The 76 Dangers of Sugar

Picture courtesy technorati.com

Nancy Appleton, PhD., author of “Lick the Sugar Habit” has put together a comprehensive list of the numerable health effects sugar contributes to. Some of these health effects are not by eating sugar moderately over a long period of time, but occur directly after eating any amount of sugar.

This list was the turning point that moved me into a natural, whole food, sugar free diet. When I create desserts, I use a blend of xylitol, steviaand sometimes coconut sugar, which has a low glycemic index rating. Give a quick look through this list, share it with others and start thinking…is sugar worth it? I don’t think so. There are too many natural options to create the same sweetening effect, that I haven’t looked at sugar in a couple of years.

The 76 Dangers of Sugar

Sugar can suppress your immune system and impair your defenses against infectious disease.

Sugar upsets the mineral relationships in your body: causes chromium and copper deficiencies and interferes with absorption of calcium and magnesium.

Sugar can cause a rapid rise of adrenaline, hyperactivity, anxiety, difficulty concentrating, and crankiness in children.

Sugar can produce a significant rise in total cholesterol, triglycerides and bad cholesterol and a decrease in good cholesterol.

Sugar causes a loss of tissue elasticity and function.

Sugar feeds cancer cells and has been connected with the development of cancer of the breast, ovaries, prostate, rectum, pancreas, biliary tract, lung, gallbladder and stomach.

Sugar can increase fasting levels of glucose and can cause reactive hypoglycemia.

Sugar can weaken eyesight.

Sugar can cause many problems with the gastrointestinal tract including: an acidic digestive tract, indigestion, malabsorption in patients with functional bowel disease, increased risk of Crohn’s disease, and ulcerative colitis.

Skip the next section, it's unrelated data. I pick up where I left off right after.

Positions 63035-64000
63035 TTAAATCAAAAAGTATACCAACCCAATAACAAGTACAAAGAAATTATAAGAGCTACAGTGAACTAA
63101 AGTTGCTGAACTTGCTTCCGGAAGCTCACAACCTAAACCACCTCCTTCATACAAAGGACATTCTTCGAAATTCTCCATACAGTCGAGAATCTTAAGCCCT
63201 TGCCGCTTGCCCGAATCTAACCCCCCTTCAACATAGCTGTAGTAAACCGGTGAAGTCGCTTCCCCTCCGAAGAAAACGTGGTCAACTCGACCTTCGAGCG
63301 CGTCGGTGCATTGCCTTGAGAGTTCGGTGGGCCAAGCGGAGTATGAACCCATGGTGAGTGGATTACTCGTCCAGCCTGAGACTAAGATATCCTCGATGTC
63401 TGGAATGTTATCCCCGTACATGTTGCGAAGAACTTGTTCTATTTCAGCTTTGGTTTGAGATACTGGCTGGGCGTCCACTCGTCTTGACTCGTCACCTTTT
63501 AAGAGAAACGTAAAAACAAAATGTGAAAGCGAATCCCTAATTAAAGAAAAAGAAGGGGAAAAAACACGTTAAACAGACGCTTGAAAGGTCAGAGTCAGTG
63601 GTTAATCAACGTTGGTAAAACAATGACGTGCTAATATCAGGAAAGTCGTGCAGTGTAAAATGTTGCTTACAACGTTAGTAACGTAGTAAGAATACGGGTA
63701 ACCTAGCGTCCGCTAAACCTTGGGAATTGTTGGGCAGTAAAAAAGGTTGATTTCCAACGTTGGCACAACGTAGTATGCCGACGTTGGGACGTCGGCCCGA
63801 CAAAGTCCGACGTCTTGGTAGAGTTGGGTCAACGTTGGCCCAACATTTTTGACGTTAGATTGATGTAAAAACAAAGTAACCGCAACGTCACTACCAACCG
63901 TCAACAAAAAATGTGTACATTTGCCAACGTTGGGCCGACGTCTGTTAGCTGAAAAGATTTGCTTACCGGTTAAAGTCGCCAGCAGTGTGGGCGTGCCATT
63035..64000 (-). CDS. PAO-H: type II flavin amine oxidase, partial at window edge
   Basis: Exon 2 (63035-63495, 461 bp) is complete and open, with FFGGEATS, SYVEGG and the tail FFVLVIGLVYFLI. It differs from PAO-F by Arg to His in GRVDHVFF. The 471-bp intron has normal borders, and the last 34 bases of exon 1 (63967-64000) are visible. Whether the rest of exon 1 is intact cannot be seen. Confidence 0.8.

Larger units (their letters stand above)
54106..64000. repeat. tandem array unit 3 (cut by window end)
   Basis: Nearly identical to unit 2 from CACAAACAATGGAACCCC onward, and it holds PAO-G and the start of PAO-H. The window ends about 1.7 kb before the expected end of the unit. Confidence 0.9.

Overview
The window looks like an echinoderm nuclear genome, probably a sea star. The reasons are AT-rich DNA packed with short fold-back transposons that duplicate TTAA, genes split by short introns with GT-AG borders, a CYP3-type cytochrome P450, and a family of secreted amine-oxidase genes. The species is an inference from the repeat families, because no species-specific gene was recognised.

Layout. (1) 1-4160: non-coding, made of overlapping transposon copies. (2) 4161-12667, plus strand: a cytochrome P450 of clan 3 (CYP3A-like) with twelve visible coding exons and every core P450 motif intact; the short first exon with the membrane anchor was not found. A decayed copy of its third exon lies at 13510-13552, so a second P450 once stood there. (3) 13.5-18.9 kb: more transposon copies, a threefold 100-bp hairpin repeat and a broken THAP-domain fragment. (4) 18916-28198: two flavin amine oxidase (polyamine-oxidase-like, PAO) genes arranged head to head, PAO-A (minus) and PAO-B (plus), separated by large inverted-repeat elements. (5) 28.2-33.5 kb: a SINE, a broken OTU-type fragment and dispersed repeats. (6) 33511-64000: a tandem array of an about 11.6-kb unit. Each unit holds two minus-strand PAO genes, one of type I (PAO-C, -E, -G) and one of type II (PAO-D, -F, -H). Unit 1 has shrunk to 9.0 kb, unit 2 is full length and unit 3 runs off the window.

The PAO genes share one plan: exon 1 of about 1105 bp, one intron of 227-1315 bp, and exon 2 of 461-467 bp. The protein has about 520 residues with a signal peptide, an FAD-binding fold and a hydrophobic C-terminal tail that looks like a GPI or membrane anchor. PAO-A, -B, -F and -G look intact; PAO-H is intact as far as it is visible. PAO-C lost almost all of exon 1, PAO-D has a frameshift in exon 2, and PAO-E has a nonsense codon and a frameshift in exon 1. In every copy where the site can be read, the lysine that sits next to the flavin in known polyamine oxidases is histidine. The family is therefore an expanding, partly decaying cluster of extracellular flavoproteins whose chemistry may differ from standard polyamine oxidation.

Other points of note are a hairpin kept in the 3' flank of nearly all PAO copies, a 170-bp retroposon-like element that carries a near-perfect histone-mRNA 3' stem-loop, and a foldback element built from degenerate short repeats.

Sugar can cause premature aging. In fact, the single most important factor that accelerates aging is insulin, which is triggered by sugar.

Sugar can lead to alcoholism.

Sugar can cause your saliva to become acidic, tooth decay, and periodontal disease.

Sugar contributes to obesity. Sugar can cause autoimmune diseases such as: arthritis, asthma, and multiple sclerosis.

Sugar greatly assists the uncontrolled growth of Candida Albicans (yeast infections)

Sugar can cause gallstones.

Sugar can cause appendicitis.

Sugar can cause hemorrhoids.

Sugar can cause varicose veins.

Sugar can elevate glucose and insulin responses in oral contraceptive users.

Sugar can contribute to osteoporosis.

Sugar can cause a decrease in your insulin sensitivity thereby causing an abnormally high insulin levels and eventually diabetes.

Sugar can lower your Vitamin E levels.

Sugar can increase your systolic blood pressure.

Sugar can cause drowsiness and decreased activity in children.

High sugar intake increases advanced glycation end products (AGEs),which are sugar molecules that attach to and damage proteins in your body. AGEs speed up the aging of cells, which may contribute to a variety of chronic and fatal diseases.

Sugar can interfere with your absorption of protein.

Sugar causes food allergies.

Sugar can cause toxemia during pregnancy.

Sugar can contribute to eczema in children.

Sugar can cause atherosclerosis and cardiovascular disease.

Sugar can impair the structure of your DNA.

Sugar can change the structure of protein and cause a permanent alteration of the way the proteins act in your body.

Sugar can make your skin age by changing the structure of collagen.

Sugar can cause cataracts and nearsightedness.

Sugar can cause emphysema. High sugar intake can impair the physiological homeostasis of many systems in your body.

Sugar lowers the ability of enzymes to function.

Sugar intake is higher in people with Parkinson’s disease.

Sugar can increase the size of your liver by making your liver cells divide, and it can increase the amount of fat in your liver, leading to fatty liver disease.

Sugar can increase kidney size and produce pathological changes in the kidney such as the formation of kidney stones.  Fructose is helping to drive up rates of kidney disease.

Sugar can damage your pancreas.

Sugar can increase your body’s fluid retention.

Sugar is enemy #1 of your bowel movement.

Sugar can compromise the lining of your capillaries.

Sugar can make your tendons more brittle.

Sugar can cause headaches, including migraines.

Sugar can reduce the learning capacity, adversely affect your children’s grades and cause learning disorders.

Sugar can cause an increase in delta, alpha, and theta brain waves, which can alter your ability to think clearly.

Sugar can cause depression.

Sugar can increase your risk of gout.